Also this recalls me of what is called the "Allan Variance" that allow to analyse the variance of flicker noise (Clock fluctuations)..You should find easily links on that topic..



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Reply by KousikBarathwajJuly 9, 2024

Thanks for your guidance. Will look into it. 

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Reply by hjnitzponJuly 9, 2024

You may do your integration in the time or in the frequency domain. If you do it in the time domain, a simple method is the trapezoidal integration (the example below uses multiple axes), here implemented as an IIR filter:

# ----- integration ----- #

def acc2vel(self):

coef = 1 / (2 * self.sample_rate)

b = [coef, coef]

a = [1, -1]

x = np.asmatrix(self.df)

x = x[:, 1:4]

x = signal.detrend(x, axis=0, type='constant')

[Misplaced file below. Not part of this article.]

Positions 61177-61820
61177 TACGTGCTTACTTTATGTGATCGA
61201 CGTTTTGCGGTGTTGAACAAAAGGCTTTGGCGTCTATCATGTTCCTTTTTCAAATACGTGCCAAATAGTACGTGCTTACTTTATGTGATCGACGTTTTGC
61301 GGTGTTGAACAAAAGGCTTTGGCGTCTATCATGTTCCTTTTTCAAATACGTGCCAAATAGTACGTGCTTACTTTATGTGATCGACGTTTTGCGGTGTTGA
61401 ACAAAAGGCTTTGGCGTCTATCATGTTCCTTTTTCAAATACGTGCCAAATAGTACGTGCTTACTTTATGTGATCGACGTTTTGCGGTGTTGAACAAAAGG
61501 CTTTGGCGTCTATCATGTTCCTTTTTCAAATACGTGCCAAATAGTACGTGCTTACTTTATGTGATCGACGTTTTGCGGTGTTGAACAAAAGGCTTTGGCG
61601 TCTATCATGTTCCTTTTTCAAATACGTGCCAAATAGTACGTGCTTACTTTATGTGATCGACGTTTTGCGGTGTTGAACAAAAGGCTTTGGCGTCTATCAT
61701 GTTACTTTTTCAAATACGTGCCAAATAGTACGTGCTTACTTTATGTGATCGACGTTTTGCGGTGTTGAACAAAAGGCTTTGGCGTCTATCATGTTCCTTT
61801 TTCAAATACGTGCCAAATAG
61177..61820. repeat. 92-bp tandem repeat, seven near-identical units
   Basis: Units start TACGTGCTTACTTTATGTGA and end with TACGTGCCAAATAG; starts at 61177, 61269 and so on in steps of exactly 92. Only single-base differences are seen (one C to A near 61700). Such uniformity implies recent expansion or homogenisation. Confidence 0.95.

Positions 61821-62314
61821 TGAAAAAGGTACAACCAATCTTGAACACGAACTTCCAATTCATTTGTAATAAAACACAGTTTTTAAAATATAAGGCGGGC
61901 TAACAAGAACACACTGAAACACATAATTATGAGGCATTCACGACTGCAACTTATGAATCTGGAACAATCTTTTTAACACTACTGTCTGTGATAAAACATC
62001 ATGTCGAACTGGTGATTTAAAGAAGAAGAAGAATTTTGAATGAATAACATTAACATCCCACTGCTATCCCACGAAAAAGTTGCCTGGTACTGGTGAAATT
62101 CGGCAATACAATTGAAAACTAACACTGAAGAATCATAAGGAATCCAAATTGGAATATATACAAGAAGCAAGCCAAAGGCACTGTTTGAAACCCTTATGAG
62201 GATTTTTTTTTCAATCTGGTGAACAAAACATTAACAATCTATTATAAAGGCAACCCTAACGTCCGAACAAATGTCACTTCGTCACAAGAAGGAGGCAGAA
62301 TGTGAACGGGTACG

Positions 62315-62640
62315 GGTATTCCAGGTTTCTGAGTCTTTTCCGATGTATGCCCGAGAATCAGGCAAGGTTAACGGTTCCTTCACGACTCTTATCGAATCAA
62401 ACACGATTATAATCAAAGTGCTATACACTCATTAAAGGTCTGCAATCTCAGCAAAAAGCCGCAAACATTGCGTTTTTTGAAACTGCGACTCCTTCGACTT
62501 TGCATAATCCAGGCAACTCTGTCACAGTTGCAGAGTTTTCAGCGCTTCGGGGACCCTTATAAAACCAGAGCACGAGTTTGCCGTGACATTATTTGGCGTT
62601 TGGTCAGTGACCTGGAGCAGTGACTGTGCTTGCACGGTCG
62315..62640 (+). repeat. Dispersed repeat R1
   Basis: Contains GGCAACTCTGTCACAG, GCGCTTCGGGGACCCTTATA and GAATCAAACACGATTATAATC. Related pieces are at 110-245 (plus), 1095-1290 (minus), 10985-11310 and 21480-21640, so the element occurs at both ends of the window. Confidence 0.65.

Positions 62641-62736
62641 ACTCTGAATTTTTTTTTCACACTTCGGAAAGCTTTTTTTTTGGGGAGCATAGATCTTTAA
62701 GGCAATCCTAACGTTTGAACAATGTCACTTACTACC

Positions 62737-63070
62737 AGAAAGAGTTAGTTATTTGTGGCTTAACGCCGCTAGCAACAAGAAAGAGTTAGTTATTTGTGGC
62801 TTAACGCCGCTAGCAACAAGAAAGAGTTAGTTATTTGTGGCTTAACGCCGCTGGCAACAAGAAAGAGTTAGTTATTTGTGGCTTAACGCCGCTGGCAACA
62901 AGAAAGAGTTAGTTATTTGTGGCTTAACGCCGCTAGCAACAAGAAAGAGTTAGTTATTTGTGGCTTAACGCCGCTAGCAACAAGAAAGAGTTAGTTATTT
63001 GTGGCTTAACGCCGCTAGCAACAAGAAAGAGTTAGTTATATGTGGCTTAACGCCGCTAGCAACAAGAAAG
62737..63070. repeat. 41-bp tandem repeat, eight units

x = signal.lfilter(b, a, x, axis=0)

x = signal.detrend(x, axis=0, type='constant')

self.df.iloc[:, 1:4] = x

It is important to eliminate DC offsets and eventually low frequency drifts. Either using a simple detrending or you may use a high-pass filter.

Alternatively, you may do the integration in the frequency domain:

1) FFT

2) divide complex bins by: FFT./(2*pi*f) (f = frequency vector of your FFT)


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Reply by ombzJuly 9, 2024

Hi. Even you mentioned in another reply that you mistyped low-pass, I believe that you actually did low-pass filter your acceleration data. It seems that on your first velocity plot that some small level oscillation overlaps the strong drift. On your second velocity plot, the signal seems more smooth and those oscillations seem gone (which somewhat points me to believe that you integrate a smoothed bias value, and not oscillations+noise).